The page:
I acquired some used track from a nearby modeler who was tearing up his outdoor line (too many elk) so I bent the track to a 6' radius to see how it would fit in the space with the new arrangement at the yard. 

The new retaining wall came next. The concrete blocks came from a flower bed which used to be in our front yard, but whose tree roots had pushed up so the wall was completely uneven. I built a small portion of "formal" wall at the corner of the house, then blended it into the rocks.

With the new edging in place, it was time to start laying out the new right of way. My faithful assistant helped survey the route. I cut up the old PVC which used to lay horizontally under the track to use as vertical posts, and drove them into the ground to the appropriate height such that the entire loop would be level. The posts were driven into the ground every 24 inches. These would ultimately support the PVC trim "ladder" structure to which the track would be attached.

I used a 6' length of PVC pipe to set the radius of the curve on the loop. This is half of the ladder, which is made from 1 x 2 PVC trim board ripped lengthwise in half, with 1 x 2 spacer blocks every 15" or so.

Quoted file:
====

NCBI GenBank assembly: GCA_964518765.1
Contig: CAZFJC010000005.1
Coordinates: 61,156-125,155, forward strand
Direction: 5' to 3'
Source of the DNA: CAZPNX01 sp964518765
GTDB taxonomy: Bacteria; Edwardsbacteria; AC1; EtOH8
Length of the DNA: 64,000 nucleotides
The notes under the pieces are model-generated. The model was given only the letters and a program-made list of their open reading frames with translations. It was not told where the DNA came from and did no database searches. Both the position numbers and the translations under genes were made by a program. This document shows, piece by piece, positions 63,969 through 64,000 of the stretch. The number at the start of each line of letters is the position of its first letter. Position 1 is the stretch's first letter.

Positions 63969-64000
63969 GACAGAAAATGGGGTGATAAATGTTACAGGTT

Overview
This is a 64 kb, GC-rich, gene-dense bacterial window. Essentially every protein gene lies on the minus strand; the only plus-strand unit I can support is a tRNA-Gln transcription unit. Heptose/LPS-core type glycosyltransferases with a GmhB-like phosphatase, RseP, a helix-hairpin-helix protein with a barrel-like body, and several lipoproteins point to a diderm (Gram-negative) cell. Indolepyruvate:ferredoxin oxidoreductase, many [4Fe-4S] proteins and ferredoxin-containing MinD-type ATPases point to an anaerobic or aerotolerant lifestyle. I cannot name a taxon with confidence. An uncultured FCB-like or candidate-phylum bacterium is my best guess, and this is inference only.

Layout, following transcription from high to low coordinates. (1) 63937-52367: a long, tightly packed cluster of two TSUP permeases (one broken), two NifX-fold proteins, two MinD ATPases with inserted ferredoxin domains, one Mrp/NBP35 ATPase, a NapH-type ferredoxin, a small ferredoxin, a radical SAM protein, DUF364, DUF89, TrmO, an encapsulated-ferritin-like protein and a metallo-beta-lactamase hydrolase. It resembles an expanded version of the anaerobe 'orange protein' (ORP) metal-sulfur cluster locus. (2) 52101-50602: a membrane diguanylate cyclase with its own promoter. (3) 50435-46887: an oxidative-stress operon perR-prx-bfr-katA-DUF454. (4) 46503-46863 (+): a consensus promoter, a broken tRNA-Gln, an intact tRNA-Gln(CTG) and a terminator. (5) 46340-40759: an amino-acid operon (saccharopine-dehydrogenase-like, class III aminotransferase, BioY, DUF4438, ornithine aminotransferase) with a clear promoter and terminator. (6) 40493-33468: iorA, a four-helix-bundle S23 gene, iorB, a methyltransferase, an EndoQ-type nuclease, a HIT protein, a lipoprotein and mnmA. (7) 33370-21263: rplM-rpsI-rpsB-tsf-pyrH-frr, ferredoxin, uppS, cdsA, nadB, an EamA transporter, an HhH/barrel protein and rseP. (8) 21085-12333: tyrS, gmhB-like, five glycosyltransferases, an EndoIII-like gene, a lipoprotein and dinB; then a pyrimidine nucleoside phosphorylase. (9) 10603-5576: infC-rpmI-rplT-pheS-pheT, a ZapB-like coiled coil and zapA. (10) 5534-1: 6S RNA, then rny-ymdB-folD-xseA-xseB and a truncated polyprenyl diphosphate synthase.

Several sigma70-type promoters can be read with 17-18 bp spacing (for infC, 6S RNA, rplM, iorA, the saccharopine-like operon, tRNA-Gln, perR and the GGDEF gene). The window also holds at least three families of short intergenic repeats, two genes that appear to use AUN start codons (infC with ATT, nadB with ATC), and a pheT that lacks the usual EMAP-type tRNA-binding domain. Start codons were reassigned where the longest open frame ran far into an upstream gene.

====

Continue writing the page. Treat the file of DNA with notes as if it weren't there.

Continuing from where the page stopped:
Once the outside edge of the ladder is in place, the inside stringer can be secured to the spacer blocks. This is what holds the ladder to the desired curve. The level makes sure things remain level around the loop.

The finished structure rounds the curve smoothly.

I mounted the switches to a 1 x 6 length of the PVC trim board. This keeps them secure and makes sure they're level side to side and not going to shift over time. 

In the yard, I laid crosswise stringers between the posts to support the ladders on the three tracks of the passing siding. This keeps all the tracks level and allows me to keep the spacing between the tracks constant.